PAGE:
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'It's hard to kayak on ice': How Two Rivers is making sure their winter economy does not go cold

Posted at 6:08 PM, Nov 13, 2023
  • Two Rivers is a hot spot for tourism in the summer but come winter, businesses start to see less revenue. Room tax numbers from 2023 show that January and February combined for $34,000 less than June alone.
  • Cool City Brewing owner, Curt Andrews, says the businesses cannot rely solely on tourism. He says it will be very important to attract locals downtown.
  • A new ice-skating rink is to be installed this month as the city expects more wintertime visitors. Room tax numbers from last winter are the highest the city has seen since at least 2018.

Known for tourism, Two Rivers is a summer hot spot. Now winter draws near, and businesses are looking to keep revenue up as visitors drop.
"It's kind of gloomy. It's kind of sad," said Alex Dewitt, the manager at Crazy Cravings Cafe in downtown Two Rivers.

He sees the economic stress of winter firsthand.

"Lots of businesses struggle during the winter," said Dewitt. "They have to stock up funds because they know they're just not going to make enough."

In 2023, the city generated more than $7,000 and $5,000 in January and February, compare that to this June when room tax generated a whopping $47,000. Alex says those two months are the toughest.

"I feel like I could be doing something else to get more people in here," Dewitt said.

Just a block away at Cool City Brewing, owner Curt Andrews works closely with the city. He says new winter events are helping drive people downtown.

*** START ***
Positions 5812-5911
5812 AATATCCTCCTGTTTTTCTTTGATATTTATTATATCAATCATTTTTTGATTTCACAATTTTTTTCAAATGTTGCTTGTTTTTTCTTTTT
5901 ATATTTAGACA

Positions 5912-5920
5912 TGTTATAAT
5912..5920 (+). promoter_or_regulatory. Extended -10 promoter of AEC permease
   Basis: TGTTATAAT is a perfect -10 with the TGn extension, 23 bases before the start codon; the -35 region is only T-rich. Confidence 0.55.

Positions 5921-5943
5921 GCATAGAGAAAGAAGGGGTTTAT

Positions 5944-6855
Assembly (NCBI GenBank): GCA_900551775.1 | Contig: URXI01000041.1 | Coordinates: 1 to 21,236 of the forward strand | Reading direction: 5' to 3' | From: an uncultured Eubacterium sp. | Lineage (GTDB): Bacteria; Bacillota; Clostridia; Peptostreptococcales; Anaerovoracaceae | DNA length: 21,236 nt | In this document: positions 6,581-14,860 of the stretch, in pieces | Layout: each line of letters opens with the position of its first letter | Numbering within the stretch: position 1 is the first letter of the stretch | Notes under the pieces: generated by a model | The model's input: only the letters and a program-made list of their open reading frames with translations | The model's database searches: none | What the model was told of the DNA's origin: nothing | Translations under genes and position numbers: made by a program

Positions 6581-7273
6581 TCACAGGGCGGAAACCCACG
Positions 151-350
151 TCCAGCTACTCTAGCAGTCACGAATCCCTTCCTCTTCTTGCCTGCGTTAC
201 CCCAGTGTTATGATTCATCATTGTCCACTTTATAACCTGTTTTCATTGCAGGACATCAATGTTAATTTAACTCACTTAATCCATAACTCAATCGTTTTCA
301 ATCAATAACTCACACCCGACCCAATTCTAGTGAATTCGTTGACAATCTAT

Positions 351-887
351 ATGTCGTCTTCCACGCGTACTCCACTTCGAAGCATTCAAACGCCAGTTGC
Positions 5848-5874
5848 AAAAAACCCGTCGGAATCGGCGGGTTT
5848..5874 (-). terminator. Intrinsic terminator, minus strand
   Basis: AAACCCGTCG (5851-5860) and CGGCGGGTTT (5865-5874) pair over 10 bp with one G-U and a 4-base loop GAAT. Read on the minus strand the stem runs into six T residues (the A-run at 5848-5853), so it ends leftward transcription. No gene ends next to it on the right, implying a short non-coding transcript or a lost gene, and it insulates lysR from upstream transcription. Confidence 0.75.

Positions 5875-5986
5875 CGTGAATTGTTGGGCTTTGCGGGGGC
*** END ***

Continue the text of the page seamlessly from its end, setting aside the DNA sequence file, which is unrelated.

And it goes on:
"We're seeing more and more people enjoying the winter festivities," Andrews said. "We are looking as a city about more and more things we can do to drive people here."

A new ice-skating rink across from City Hall is expected to draw a lot more people downtown in the winter. Cool City opened last December and continues to draw people to the area.

More events are coming but Andrews says it is important to rely on more than just tourism to beat winter malaise.

"Giving the locals a reason to come out of their houses and interact with each other during the winter months. Because, as I’ve said before, cabin fever is not a good thing necessarily for anybody, including businesses," Andrews said. "It's hard to go to the beach in the wintertime. It's hard to kayak on ice."

"Sometimes people need a reminder that we're down here," Dewitt says. "We still do exist every month of the year."

Winter tourism is on the rise. The city's room tax numbers show that the three winter months last year generated more revenue than any winter since at least 2018.